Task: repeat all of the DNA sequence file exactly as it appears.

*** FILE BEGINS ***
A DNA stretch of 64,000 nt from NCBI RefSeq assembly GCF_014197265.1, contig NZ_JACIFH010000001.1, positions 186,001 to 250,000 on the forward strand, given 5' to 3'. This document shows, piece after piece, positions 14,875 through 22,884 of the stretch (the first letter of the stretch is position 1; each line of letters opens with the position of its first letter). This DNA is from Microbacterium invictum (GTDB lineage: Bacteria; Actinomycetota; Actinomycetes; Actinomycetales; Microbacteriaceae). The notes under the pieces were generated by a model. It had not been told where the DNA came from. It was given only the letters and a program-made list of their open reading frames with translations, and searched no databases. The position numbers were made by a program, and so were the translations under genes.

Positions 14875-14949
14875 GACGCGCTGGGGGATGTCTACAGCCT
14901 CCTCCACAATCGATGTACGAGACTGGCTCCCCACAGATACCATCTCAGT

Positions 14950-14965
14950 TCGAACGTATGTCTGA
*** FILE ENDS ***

A DNA stretch of 64,000 nt from NCBI RefSeq assembly GCF_014197265.1, contig NZ_JACIFH010000001.1, positions 186,001 to 250,000 on the forward strand, given 5' to 3'. This document shows, piece after piece, positions 14,875 through 22,884 of the stretch (the first letter of the stretch is position 1; each line of letters opens with the position of its first letter). This DNA is from Microbacterium invictum (GTDB lineage: Bacteria; Actinomycetota; Actinomycetes; Actinomycetales; Microbacteriaceae). The notes under the pieces were generated by a model. It had not been told where the DNA came from. It was given only the letters and a program-made list of their open reading frames with translations, and searched no databases. The position numbers were made by a program, and so were the translations under genes.

Positions 14875-14949
14875 GACGCGCTGGGGGATGTCTACAGCCT
14901 CCTCCACAATCGATGTACGAGACTGGCTCCCCACAGATACCATCTCAGT

Positions 14950-14965
14950 TCGAACGTATGTCTGA